A value proposition is your answer to the question, “what value do you deliver to your customers?”
A strong value proposition is not necessarily the messaging you’ll use in your marketing. Rather it’s a tool for you to use internally to create powerful messaging that will resonate with your buyers.
A lot of people know exactly what they do, but they don’t articulate the real value to their buyer. If your buyer has to work out the value for themselves then that makes it harder for them to buy from you.
My definition of marketing is simply making it as easy as possible for people to buy from you. So if your customers have to work out for themselves what value they’re going to get from buying your product or service then you’re not making it easy for them.
It’s important to tell your customers not just WHAT you deliver but also HOW you deliver it and WHY it is important.
So how do you create a value proposition?
1. What is the problem?
First, think of your business from your customers’ perspective and ask, “What is the problem I solve for my customer?”
You might have heard the phrase “Where’s the pain?” from marketers and this is what it’s about. Whether you sell software, accountancy, personal training or jewellery, you solve a problem for your customer. It’s worth spending time thinking about this because it’ll make your marketing messages so much more powerful.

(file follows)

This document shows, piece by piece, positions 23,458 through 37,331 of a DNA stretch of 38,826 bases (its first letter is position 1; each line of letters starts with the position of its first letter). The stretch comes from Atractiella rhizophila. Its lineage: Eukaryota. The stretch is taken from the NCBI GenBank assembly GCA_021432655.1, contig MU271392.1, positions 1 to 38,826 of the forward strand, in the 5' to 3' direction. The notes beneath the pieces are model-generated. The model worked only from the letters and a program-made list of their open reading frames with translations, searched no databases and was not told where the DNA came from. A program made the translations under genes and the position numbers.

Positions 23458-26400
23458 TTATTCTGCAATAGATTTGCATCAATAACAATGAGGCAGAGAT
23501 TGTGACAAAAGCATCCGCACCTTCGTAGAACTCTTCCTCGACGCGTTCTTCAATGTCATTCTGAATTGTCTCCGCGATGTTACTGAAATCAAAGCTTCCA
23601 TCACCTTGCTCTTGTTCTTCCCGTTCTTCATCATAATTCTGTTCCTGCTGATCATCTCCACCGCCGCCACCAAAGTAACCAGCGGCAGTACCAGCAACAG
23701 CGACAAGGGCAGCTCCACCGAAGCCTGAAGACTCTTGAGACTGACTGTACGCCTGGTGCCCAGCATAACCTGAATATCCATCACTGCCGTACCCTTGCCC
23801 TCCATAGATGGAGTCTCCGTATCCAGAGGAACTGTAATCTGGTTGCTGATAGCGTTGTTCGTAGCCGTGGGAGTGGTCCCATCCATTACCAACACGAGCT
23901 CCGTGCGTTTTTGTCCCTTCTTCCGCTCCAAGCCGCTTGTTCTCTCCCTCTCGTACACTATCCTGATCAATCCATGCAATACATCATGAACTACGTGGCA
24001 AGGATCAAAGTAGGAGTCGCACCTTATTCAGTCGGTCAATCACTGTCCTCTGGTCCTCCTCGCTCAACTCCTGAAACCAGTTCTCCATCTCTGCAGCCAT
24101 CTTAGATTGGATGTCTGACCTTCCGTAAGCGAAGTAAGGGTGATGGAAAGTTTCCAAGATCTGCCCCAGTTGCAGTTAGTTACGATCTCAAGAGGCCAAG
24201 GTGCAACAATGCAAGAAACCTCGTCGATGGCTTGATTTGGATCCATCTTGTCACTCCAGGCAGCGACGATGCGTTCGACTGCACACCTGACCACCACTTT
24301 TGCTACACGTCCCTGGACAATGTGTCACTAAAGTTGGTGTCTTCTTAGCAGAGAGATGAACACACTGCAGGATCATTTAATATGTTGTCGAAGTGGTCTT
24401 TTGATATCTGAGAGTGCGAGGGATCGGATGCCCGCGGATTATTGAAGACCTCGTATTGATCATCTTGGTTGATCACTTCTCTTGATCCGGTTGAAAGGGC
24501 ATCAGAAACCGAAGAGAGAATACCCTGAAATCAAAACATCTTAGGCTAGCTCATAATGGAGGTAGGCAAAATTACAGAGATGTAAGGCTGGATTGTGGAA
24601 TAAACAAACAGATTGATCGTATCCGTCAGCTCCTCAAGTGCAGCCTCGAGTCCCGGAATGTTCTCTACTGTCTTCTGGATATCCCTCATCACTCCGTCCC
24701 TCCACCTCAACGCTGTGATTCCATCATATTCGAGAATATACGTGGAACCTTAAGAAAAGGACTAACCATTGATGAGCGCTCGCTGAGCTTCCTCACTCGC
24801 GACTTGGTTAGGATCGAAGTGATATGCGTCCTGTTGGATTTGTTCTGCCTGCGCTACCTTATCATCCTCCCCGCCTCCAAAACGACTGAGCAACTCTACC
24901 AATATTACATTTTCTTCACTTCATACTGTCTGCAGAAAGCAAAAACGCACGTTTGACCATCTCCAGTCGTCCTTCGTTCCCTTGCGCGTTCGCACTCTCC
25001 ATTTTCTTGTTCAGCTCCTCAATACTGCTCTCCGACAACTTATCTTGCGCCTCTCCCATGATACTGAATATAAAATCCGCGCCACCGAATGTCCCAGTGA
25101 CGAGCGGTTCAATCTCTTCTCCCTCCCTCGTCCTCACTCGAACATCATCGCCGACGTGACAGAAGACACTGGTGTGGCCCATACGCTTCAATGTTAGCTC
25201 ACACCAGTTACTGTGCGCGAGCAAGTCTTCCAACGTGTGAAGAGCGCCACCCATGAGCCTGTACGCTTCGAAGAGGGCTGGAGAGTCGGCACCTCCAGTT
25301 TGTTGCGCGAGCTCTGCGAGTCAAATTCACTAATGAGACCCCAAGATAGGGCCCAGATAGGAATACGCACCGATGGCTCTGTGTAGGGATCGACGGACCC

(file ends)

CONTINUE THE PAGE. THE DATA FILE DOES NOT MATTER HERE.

Once you know what the problem you solve for your customers is, ask yourself, “Why is it important to my customer that this problem is solved?” What will happen if it is not solved? What won’t happen if it is solved?
2. What is the real value your customers get?
Next, think about the real value your customer get from buying from you. What is special about your business? What are you famous for? What do your customers say are the reasons they keep coming back to you?
Make a note of all these things so you can use them in your marketing.
3. What else could your customer do instead?
From your customer’s perspective, think about what they might consider as an alternative to buying from you. They might choose to do nothing. They might buy from someone else who does what you do. They might choose to spend their money on something completely different that also solves the problem you solve.
When you have these alternatives noted down, think about the advantages and disadvantages of each of those things. Again, this is from your customers’ perspective and what they perceive. There might be good reasons why they’d choose an alternative over your product or service.
Does your proposition match your ideal customer?
Now you know what your value proposition is, does it match your ideal customer? Your proposition and your ideal customer should be a perfect fit for each other. If you know exactly who your audience is and the value you offer is exactly what they need then it will be easy for them to choose you over the alternatives.
Need more help?
If you’re struggling to define your value proposition, or you aren’t sure who your ideal customer is, perhaps I can help. Email me or book in a free 30-minute phone consultation. I look forward to hearing from you.
We create a strong value proposition for your business in the second session of my Engineer Your Marketing Machine course. Find out more here
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